Something interesting happens when I’m learning something new – I start applying it to the many different areas of my life to see how it fits. How do these new ideas explain or inform what I’ve already been doing all along? Can I see my choices or experiences in a different light, with more clarity, with less reactivity?
Yesterday I had a challenging morning. The day before I’d powered through the morning chores quickly so that I could do a kind of involved craft with the girls before our friends came over for a playdate. I was pretty on top of things and everyone was dressed and the house was tidied up in record time. Then we moved on to making sock puppets, and the sock puppets were a hit too! I felt like a homeschool/homemaking superstar! I was in control and it was AWESOME! I wanted more of that.
And so I started the next day with some more awesome ideas, thinking that we’d zip through morning jobs and violin practice before shifting seamlessly into a super-cool experiment to try and generate electricity with a coil of copper wire and a magnet. I was excited to get going and the girls were, well, not. My zest was met with the brick-wall response (surely well known by all you other mamas, right?) and the girls obviously had other plans, which involved reading the entire stack of graphic novels that Tom brought home the other day.
Now, the ideal unschooler’s response here is to recognize that the kids are obviously learning valuable skills by spending three hours reading. They’re solidifying reading fluency, strengthening their ability to concentrate for long periods of time, to know and choose what is interesting to them, and even potentially learning some second language skills by comparing the french tintin with the english edition of the same volume. And yet, I flailed. I was flooded emotionally, then I over-reacted to my husband’s unrelated grumpiness and ended up hiding in bed until I could operate as a fully functional human being again.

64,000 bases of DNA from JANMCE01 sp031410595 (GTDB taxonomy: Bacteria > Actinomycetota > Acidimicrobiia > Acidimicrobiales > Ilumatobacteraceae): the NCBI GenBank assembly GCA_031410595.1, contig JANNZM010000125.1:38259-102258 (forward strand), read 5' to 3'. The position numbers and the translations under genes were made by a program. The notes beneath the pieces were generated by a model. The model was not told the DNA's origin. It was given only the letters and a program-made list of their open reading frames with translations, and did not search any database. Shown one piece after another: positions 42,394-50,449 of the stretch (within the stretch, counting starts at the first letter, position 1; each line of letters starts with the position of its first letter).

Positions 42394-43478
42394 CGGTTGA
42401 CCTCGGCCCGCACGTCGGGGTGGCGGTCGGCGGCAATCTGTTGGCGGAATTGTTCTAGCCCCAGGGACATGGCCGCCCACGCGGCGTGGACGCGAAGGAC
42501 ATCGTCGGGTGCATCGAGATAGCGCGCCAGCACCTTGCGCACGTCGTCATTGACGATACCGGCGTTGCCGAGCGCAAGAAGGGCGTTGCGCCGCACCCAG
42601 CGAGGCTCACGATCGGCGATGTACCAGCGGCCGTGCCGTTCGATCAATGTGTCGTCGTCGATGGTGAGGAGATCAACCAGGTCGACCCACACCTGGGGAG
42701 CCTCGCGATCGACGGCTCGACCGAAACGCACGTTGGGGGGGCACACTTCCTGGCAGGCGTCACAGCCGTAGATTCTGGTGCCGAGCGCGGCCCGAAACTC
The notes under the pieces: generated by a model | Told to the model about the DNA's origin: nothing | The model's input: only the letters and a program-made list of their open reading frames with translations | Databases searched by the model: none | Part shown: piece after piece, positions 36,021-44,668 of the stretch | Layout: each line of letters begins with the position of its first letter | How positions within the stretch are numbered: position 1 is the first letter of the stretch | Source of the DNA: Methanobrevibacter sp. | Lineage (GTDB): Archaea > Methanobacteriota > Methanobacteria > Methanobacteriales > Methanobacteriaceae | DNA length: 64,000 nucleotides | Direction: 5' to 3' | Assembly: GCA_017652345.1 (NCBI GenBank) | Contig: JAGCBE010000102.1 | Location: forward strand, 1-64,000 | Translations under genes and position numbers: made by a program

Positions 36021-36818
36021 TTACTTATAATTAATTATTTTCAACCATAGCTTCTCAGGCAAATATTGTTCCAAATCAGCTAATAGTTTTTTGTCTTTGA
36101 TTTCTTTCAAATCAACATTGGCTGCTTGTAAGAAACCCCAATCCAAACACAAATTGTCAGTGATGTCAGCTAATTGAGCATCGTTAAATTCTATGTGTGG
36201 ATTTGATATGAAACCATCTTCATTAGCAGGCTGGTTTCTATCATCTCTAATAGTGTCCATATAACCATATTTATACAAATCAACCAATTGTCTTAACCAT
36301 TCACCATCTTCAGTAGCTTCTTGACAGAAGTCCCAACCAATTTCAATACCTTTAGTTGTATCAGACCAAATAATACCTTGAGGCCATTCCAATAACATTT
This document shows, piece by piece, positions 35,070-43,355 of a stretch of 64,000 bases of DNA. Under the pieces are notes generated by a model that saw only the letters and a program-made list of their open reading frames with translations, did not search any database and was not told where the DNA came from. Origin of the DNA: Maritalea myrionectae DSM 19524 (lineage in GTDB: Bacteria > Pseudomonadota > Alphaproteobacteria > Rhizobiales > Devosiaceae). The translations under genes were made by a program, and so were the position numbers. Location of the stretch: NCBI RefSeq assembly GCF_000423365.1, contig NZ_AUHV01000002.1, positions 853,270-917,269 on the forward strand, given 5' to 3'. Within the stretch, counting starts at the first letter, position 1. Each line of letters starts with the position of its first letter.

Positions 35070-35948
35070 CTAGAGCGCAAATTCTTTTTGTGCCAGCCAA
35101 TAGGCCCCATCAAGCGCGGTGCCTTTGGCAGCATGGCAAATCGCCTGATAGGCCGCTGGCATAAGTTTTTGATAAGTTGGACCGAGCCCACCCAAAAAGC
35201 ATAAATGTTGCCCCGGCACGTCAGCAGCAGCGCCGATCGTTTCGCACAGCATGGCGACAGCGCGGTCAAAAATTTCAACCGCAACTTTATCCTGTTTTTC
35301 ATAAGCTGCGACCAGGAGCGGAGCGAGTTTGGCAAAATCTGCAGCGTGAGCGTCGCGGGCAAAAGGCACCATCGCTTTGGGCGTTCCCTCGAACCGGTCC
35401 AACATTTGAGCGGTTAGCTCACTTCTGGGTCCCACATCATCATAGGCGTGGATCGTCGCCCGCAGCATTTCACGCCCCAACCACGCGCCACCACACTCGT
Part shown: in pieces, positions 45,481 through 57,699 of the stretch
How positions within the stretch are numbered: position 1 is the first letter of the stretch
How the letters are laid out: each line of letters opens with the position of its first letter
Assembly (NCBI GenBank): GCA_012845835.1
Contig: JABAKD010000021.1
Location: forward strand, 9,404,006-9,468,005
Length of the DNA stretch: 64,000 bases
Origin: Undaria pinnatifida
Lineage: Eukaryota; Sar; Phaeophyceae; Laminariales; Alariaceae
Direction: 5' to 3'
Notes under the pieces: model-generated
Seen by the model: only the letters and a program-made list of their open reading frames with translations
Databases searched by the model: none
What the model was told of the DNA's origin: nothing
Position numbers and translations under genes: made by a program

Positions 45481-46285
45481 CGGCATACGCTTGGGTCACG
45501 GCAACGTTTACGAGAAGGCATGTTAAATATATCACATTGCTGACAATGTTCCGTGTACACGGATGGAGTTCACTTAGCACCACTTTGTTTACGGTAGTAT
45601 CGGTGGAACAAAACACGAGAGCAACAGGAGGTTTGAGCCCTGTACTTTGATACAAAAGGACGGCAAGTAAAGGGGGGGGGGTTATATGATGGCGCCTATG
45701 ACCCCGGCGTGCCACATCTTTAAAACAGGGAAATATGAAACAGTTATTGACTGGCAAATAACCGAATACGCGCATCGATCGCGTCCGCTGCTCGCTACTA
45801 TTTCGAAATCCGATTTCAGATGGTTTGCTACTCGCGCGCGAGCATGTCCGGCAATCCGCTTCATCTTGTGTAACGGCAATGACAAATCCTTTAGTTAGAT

So what’s the NVC/neurobiology/somatic based empathy response to this? Clearly I have some issues about being in control vs. not being in control which rear their ugly head when my attempts to be in control are thwarted. There’s probably also some unmet needs of my own going on here – I know that whenever my kids have tantrums there are unmet needs behind that and I’m no different. The need to matter, to have something valuable to contribute. And probably the dopamine hit we get from achieving what we set out to do in goal-oriented behaviour (or the pain of NOT receiving that hit of dopamine) factors in there too.
I think this is why so many unschooling parents have some other outlet in their lives where the need to contribute and control can really shine. Some skill we pursue doggedly on our own, a home-based business or a role we take in the community to work or volunteer aside from the work we do supporting our kids. Because if that need to contribute and control is unmet, it will push itself in where it’s not really wanted or needed, creating rigidity and reactivity where flexibility and responsiveness are wanted instead.